The movement to legalize marijuana in the U.S. has been referred to many as a 'gold rush,' from the billions of dollars its generating, but now some are calling it a "white rush" over its lack of diversity.
According to the Drug Policy Alliance, less than 1% of the legal marijuana industry is owned by African-Americans and Latinos. It's ironic considering that millions of minorities have been sent to prison for selling the same drug. Now there's a push for more diversity among these entrepreneurs cashing in. Even rapper Jay Z is chiming in.
Here's the full report from Fortune:
Investors are buzzing about the future of the budding retail sale of cannabis, thanks to a recent analysis from the esteemed financial research firm Cowen & Company: It estimates marijuana legalization could grow into a $50 billion industry in the next 10 years, which is partly contingent on more states making medicinal and recreational pot use legal.
Cowen analysts say there is an 80% probability that California will pass Proposition 64 in November, which would legalize recreational cannabis throughout the Sunshine State—after becoming the first state to legalize medical marijuana 20 years ago.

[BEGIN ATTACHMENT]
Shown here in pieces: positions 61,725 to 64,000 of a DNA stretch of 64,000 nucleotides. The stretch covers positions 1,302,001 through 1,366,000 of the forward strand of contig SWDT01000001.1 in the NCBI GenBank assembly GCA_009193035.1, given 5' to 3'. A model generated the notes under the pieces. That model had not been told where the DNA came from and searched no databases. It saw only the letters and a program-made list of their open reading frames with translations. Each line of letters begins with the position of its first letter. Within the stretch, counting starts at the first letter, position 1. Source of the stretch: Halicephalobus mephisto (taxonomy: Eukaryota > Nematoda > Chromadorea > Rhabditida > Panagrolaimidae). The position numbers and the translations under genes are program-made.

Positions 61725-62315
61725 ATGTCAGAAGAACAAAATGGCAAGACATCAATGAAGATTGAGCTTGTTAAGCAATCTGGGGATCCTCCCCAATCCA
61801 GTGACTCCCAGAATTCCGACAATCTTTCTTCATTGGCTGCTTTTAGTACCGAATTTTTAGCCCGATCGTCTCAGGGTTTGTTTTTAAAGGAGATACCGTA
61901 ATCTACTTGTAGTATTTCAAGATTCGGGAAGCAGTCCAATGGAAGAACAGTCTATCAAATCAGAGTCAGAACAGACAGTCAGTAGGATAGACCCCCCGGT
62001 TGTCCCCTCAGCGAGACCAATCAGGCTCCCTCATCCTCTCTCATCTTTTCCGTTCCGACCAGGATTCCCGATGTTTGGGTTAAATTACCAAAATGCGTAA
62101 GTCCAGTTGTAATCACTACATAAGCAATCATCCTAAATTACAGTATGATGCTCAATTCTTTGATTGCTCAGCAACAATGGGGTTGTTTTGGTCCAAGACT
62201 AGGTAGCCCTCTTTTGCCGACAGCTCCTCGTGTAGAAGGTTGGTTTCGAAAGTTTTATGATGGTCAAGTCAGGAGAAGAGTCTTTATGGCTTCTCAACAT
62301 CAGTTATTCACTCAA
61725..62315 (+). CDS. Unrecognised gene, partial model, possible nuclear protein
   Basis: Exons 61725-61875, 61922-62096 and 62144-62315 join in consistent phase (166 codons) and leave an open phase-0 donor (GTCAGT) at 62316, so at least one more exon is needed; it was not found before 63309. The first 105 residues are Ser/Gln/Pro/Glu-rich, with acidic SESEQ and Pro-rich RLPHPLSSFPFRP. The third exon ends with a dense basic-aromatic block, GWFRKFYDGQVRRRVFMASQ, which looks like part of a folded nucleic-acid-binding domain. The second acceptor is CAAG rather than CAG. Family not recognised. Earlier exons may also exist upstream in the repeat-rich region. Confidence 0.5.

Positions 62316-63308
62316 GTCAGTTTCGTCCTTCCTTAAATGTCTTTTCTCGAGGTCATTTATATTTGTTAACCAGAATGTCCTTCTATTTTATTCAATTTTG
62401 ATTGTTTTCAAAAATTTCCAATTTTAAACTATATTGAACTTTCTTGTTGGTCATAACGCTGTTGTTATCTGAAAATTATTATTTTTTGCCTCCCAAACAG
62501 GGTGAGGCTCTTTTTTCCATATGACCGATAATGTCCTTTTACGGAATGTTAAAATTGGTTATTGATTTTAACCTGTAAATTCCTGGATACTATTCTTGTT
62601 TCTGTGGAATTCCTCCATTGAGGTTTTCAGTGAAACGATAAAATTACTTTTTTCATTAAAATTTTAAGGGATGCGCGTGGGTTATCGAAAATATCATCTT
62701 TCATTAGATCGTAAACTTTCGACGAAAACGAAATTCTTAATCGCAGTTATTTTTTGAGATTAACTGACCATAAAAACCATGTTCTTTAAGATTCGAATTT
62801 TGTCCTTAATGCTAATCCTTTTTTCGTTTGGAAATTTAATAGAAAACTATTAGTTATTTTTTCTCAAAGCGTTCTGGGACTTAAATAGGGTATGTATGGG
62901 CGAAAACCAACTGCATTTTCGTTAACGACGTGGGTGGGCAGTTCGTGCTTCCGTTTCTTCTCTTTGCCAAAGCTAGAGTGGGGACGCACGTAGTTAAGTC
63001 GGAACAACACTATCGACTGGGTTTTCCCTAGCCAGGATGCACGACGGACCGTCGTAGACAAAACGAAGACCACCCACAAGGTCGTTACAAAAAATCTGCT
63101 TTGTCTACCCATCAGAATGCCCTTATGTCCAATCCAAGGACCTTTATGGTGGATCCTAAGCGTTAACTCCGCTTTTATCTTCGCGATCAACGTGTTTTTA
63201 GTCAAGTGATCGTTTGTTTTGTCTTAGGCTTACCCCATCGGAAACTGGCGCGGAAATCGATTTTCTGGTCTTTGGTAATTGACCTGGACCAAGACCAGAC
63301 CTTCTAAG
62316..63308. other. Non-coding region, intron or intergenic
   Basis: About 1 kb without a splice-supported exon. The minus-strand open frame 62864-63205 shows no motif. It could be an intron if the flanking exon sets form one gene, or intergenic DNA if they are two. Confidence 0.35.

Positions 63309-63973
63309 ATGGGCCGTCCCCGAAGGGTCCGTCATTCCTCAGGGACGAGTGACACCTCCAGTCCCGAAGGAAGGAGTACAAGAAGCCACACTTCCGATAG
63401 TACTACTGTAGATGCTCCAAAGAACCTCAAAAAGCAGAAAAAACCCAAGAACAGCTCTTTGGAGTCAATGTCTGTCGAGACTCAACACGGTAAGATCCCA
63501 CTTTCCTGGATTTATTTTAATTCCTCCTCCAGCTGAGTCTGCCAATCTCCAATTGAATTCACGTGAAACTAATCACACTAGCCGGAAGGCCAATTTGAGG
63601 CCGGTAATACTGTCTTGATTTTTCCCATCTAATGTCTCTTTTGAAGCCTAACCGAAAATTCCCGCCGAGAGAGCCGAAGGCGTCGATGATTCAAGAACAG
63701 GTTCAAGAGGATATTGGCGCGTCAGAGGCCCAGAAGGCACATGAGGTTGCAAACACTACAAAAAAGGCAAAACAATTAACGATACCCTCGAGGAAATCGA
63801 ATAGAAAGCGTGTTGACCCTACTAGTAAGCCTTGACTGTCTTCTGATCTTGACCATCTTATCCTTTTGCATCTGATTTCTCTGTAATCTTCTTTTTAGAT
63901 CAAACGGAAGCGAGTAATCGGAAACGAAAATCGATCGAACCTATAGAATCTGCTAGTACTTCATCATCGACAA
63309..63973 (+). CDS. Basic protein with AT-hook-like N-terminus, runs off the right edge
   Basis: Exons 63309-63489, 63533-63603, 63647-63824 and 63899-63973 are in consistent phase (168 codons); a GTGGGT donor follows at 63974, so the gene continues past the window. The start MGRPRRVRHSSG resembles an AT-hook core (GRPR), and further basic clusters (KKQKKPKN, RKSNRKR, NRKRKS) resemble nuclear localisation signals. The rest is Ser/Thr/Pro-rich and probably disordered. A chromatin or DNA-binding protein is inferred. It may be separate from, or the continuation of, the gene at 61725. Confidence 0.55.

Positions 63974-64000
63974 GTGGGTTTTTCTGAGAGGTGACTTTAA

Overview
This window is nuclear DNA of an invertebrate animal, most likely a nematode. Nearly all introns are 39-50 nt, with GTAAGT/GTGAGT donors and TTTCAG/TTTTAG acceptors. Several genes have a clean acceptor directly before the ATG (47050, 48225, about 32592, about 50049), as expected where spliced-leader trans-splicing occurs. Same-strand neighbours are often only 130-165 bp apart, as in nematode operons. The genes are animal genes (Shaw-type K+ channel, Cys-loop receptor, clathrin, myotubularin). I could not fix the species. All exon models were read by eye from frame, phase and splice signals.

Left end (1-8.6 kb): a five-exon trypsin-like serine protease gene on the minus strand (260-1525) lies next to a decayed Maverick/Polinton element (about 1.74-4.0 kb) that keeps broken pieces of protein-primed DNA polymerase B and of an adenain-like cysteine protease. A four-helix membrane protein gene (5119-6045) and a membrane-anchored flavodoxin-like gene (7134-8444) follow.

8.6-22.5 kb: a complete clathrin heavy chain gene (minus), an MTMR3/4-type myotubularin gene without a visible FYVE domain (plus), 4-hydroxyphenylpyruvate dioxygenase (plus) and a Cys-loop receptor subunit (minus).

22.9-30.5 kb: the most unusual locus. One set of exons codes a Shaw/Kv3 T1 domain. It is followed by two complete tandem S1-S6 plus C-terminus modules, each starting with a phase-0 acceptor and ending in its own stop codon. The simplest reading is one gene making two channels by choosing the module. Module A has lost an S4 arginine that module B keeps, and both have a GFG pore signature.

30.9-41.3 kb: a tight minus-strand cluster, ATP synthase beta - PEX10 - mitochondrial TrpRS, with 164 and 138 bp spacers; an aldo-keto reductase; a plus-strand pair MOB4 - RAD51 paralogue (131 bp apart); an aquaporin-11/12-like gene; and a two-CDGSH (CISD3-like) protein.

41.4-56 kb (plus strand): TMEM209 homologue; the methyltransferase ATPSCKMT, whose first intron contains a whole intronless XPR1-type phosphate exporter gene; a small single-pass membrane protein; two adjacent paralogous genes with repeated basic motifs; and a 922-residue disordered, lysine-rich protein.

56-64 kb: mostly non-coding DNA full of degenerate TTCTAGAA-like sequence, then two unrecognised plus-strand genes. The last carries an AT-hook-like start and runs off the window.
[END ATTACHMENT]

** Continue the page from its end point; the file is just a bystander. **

It’s already legal to sell medical marijuana in 25 states, and another four approve recreational sale and use, according to Cowen.
“That formal market is already $6 billion,” Cowen analyst Vivien Azer said in one of her firm’s latest Ahead of the Curve videos. “What’s more, when you factor in the illicit market, we think total cannabis spending in the U.S. is already north of $30 billion.”
That “illicit” market Azer refers to is the illegal underground sale of marijuana across America, which has disproportionately sent men of color to prison under mandatory minimum felony convictions. Those felonies then bar men from ever participating in the legal sale of the same drug predominately white male entrepreneurs cash in on in states like Colorado.
“Venture capitalists migrate to these states to open multi-billion dollar operations, but former felons can’t open a dispensary,” rapper Shawn “Jay Z” Carter noted Thursday in an op-ed for the New York Times about America’s failed war on drugs.
A panel of minority legal marijuana entrepreneurs traveled to Washington Thursday to address the diversity issue with Congress, telling lawmakers how lobbyists and lawyers for their predominately white competitors have used felony rules and other legal technicalities to “game the system.”
“People of color have bore the disproportionate brunt of the war on drugs and should disproportionately benefit from legalization,” Bill Piper, senior director of the DPA’s office of national affairs, tells Fortune. “If we don’t break open the market now and get people of color in, it’s going to be even harder a few years from now when the industry is bigger and stronger.”